When describing art, people often use the term “high art.” Even though a layperson would subconsciously understand what is meant by it, the expression is vague itself. The thing is that such a distribution often leads to hierarchical clustering and elitism. But how is it possible that fine art—a fairly democratic notion in nature—can be so disintegrated? Let’s draw the distinction between the two to find out.
The uniqueness of high art
High, or lofty, art is often seen as a niche for privileged people with cultivated tastes. It is not for the masses since many would not simply buy it. The reason is complexity. It usually takes more time and effort to be created, which makes it more inconsistent yet unique. Consequently, you can’t make much money on that unless your artwork receives global recognition and gest into art history.
When it comes to the concept of high art in visual arts, the situation slightly changes. The only thing that makes it high is “exclusivity in comparison.” For example, Leonardo da Vinci’s drawings will be more appreciated as compared to almost all contemporary artworks. The artist’s status and his innovative techniques are to blame.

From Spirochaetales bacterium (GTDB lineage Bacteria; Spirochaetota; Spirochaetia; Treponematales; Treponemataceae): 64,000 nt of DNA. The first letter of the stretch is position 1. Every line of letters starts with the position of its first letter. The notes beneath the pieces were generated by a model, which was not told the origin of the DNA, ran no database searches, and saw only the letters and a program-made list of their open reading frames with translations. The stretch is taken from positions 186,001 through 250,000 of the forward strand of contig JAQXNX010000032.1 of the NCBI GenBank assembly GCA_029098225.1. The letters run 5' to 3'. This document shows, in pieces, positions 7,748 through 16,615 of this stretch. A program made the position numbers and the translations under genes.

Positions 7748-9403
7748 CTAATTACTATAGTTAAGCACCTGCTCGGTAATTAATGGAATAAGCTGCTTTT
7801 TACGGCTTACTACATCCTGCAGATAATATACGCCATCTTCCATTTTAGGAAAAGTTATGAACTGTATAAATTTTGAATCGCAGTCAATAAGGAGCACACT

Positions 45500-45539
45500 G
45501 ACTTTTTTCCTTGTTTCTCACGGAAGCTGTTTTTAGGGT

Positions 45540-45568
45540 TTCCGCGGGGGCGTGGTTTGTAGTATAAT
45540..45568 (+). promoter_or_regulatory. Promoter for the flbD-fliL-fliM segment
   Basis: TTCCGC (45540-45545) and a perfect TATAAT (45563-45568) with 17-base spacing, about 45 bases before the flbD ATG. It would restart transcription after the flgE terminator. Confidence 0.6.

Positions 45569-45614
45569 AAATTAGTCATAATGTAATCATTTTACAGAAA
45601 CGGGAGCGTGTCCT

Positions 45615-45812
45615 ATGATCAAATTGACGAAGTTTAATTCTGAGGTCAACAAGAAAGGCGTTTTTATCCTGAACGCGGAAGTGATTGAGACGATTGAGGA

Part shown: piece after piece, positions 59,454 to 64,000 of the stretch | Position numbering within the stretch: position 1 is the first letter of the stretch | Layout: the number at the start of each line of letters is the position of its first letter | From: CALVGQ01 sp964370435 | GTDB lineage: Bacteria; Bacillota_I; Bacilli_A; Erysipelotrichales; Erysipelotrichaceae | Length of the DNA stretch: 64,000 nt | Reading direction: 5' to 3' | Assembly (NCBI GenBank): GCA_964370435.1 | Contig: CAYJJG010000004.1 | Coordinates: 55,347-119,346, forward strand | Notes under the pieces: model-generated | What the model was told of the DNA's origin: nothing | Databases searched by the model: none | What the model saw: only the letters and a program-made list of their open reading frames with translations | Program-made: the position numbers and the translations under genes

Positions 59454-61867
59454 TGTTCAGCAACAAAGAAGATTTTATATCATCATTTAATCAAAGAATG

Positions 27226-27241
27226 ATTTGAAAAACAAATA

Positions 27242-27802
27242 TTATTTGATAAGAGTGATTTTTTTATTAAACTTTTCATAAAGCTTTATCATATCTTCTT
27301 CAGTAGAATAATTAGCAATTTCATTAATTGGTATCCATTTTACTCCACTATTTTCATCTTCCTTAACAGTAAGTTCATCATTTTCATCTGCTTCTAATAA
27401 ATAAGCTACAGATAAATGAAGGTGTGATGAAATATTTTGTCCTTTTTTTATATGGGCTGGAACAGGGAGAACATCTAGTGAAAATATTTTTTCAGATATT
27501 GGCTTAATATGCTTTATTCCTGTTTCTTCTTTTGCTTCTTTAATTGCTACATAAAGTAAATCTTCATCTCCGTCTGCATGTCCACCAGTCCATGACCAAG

The commonness of low art
By contrast, low art is created with millions of people in mind. As a rule, it is valued for its functionality and practicality rather than aesthetic qualities. In the performing arts, though, we should talk about the product made deliberately less complex so that more people can understand it.
Following the formula, artists make their works popular and mass-produced. It is also worth saying that the lines separating low and high art are blurred. That is why drawing the distinction between the two is especially hard, given the fact that popularity and quality rarely go hand-in-hand.
To sum up
The distinction between these two layers does more harm than good. However, there are many ways how you can use this knowledge to improve your quality of life.